Childhood Obesity

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					  Childhood Obesity


       Mary E. LaBella
 Maternal and Child Health
Social Work Leadership Team
     November 5, 2004
Purpose of the Presentation


In order to be leaders in the fight
against childhood obesity WE
MUST BE WELL INFORMED.
      Goals and Objectives
 Goal
  Each recipient will be well-informed on
  the topic of childhood obesity
 Objective
  Each recipient will be able to define
  childhood obesity and discuss its multi-
  faceted nature
         What is Obesity?
 The presence of a body mass index
  (BMI) greater than the 95th percentile for
  age and sex according to national
  growth charts.
 The most common nutritional disorder
  among our nation’s youth.
       Contributing Factors of
        Childhood Obesity
   Medical
   Behavioral
   Reduced energy expenditure
   Societal pressure
   Nutritional transition
Physical Consequences
             Cardiovascular
             Respiratory
             Endocrine
             Metabolic
             Orthopedic
     Long-term Consequences
   Adult obesity
   Cardiovascular disease
   Breast cancer
   Colon caner
   Type 2 Diabetes
   Financial ramifications
  Psychological Factors

 Lowered self-esteem
 Increased depression ratings
 Social outcasts
        Psychosocial Aspects
   Fewer years of education
   Lower family income
   Higher poverty rates
   Lower marriage rates
       Diagnostic Methods
 Research - underwater weighing,
  multifrequency bioelectrical impedance
  analysis, and magnetic resonance
  imaging
 Clinical - weight for height, body mass
  index (BMI = weight (kg) / height (m)),
  waist circumference, and skinfold
  thickness
                    Epidemiology
                       All     White Black    Mex-
                                              Amer
Boys & Girls             %       %      %       %


Birth – 23 Months       11.4    10.1   18.5    13.7


2 – 5 Years             10.4    10.1   8.4     11.1

6 – 11 Years            15.3    11.8   19.5    23.7

12 – 19 Years           15.5    12.7   23.6    23.4
                    Epidemiology
                       All     White Black    Mex-
                                              Amer
Boys                     %       %      %       %


Birth – 23 Months       10.4    9.2    16.2    13.6


2 – 5 Years              9.9    8.8    5.9     13.0

6 – 11 Years            16.0    12.0   17.1    27.3

12 – 19 Years           15.5    12.8   20.7    27.5
                    Epidemiology
                        All     White Black    Mex-
                                               Amer
Girls                    %        %      %       %


Birth – 23 Months        12.8    11.7   20.9    13.8


2 – 5 Years              11.0    11.5   11.2    9.2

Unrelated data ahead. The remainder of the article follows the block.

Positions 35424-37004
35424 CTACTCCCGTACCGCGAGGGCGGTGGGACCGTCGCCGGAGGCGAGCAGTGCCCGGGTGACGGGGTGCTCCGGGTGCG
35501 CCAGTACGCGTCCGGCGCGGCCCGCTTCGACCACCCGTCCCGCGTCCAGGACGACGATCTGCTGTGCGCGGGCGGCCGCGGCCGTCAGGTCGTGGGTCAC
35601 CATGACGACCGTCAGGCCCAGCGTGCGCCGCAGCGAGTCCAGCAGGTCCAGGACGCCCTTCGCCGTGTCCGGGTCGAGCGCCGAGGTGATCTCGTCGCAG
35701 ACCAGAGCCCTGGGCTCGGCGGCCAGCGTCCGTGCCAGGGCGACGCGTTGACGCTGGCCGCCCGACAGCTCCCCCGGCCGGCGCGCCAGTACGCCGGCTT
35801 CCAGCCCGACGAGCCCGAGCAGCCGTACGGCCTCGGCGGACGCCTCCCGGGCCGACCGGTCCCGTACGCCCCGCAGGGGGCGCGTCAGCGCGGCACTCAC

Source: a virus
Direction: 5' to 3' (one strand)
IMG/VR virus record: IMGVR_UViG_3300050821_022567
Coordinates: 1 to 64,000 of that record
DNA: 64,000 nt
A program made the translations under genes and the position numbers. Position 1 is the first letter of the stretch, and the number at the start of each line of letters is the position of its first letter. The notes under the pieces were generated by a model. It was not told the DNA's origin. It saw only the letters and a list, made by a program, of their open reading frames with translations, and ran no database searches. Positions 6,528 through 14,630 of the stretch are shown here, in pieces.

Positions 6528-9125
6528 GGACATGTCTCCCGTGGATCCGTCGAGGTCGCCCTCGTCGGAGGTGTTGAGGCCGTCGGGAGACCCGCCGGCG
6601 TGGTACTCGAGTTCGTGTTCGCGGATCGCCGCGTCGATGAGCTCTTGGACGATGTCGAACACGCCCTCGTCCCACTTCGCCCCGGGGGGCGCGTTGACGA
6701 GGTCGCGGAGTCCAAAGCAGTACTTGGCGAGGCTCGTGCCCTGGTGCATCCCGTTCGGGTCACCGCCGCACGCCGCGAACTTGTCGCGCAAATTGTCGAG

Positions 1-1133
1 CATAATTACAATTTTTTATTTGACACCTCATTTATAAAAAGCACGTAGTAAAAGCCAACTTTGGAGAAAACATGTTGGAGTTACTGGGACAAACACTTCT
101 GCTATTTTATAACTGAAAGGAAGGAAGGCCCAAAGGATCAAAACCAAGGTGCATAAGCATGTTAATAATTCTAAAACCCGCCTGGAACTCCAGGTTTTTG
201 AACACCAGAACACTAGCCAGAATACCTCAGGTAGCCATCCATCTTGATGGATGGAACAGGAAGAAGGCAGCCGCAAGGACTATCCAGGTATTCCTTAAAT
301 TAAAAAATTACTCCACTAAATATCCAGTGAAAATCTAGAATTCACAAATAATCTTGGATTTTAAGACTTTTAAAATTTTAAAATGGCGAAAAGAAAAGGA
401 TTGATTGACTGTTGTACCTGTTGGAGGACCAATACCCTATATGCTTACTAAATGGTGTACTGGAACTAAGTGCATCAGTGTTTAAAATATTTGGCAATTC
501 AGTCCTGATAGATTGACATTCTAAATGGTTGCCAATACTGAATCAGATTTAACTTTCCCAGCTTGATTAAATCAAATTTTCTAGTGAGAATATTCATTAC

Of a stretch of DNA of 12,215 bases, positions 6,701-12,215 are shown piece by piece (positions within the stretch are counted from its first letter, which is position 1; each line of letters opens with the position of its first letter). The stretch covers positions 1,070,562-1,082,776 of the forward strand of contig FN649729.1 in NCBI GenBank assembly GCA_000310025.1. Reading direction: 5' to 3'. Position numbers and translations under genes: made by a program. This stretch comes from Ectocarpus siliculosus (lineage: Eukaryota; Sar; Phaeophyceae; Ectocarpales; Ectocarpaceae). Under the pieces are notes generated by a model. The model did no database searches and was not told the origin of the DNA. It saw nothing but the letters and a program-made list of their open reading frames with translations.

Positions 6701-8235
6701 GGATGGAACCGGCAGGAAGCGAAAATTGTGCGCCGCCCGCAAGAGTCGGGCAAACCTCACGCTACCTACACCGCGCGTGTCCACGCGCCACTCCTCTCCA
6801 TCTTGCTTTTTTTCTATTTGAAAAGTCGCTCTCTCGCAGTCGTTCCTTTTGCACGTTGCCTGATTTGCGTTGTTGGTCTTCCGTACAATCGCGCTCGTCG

6 – 11 Years            14.5     11.6   22.2    19.6

12 – 19 Years           15.4     12.4   26.6    19.4
                Prevention
 Risk factors to be addressed:
 high birth weight

 maternal smoking in first trimester

 early introduction to solid foods

 overweight parents

 Black, Caribbean, or Pakistani ethnic

  group
              Prevention
 Risk factors to be addressed:
 socio-economic deprivation

 > 11 hours/week TV/video

 low participation in school sports

 few interests involving active play

 > 2 hours per day traveling by car

 few siblings
             Treatment
 A combination of simple dieting and
  exercise is not the “magic bullet.”
 Interventions should focus on
  acceptance of realistic body weight and
  the incorporation of healthy eating and
  physical activity.
       Treatment – Family
          Involvement
 The home, with parental and family
  involvement, appears to be the most
  influential treatment setting.
 Combination of behavioral, social
  learning, and family system approach.
 “Parenthood Presence”
  Cultural and Socioeconomic
            Aspects
 White children are at a reduced risk for
  obesity than their African American and
  Hispanic counterparts.
 Research shows that environmental factors
  that promote increased energy intake and
  decreased energy output are increasing and
  have a significant effect on children from
  various ethnic backgrounds.
  Cultural and Socioeconomic
            Aspects
 SES is inversely associated with
  childhood obesity among whites, yet
  higher SES does not seem to protect
  African American and Hispanic children.
  Cultural and Socioeconomic
            Aspects
 African American and Hispanic youth
  tend to have lower levels of physical
  activity and dietary patterns that
  contribute to higher BMIs compared to
  white children.
Organizational and Community
           Factors

           Fast-paced
           Career-
            oriented
           Limited
            access to
            treatment
           Ethical Issues

   Self-determination
   Autonomy
   Service
   Dignity and worth of the person
 Social Work Interventions

 Macro level
 health education

 lobby local units of government

 organize family events
Social Work Interventions

  Micro level
  prenatal counseling

  family education

  counseling

  planning
         In Conclusion….
 Childhood obesity is a growing epidemic
  that disproportionately affects
  minorities.
 Childhood obesity is not just an
  individual disease with individual
  consequences, but a public health issue
  with many causes and effects.
         In Conclusion….
 Due to its multi-faceted nature,
  childhood obesity needs to be
  addressed ACROSS ALL HELPING
 PROFESSIONS in an
 INTERDISCIPLINARY MANNER
 In order to combat childhood obesity
  we must involve FAMILIES, not just the
  obese child
Any Questions?

				
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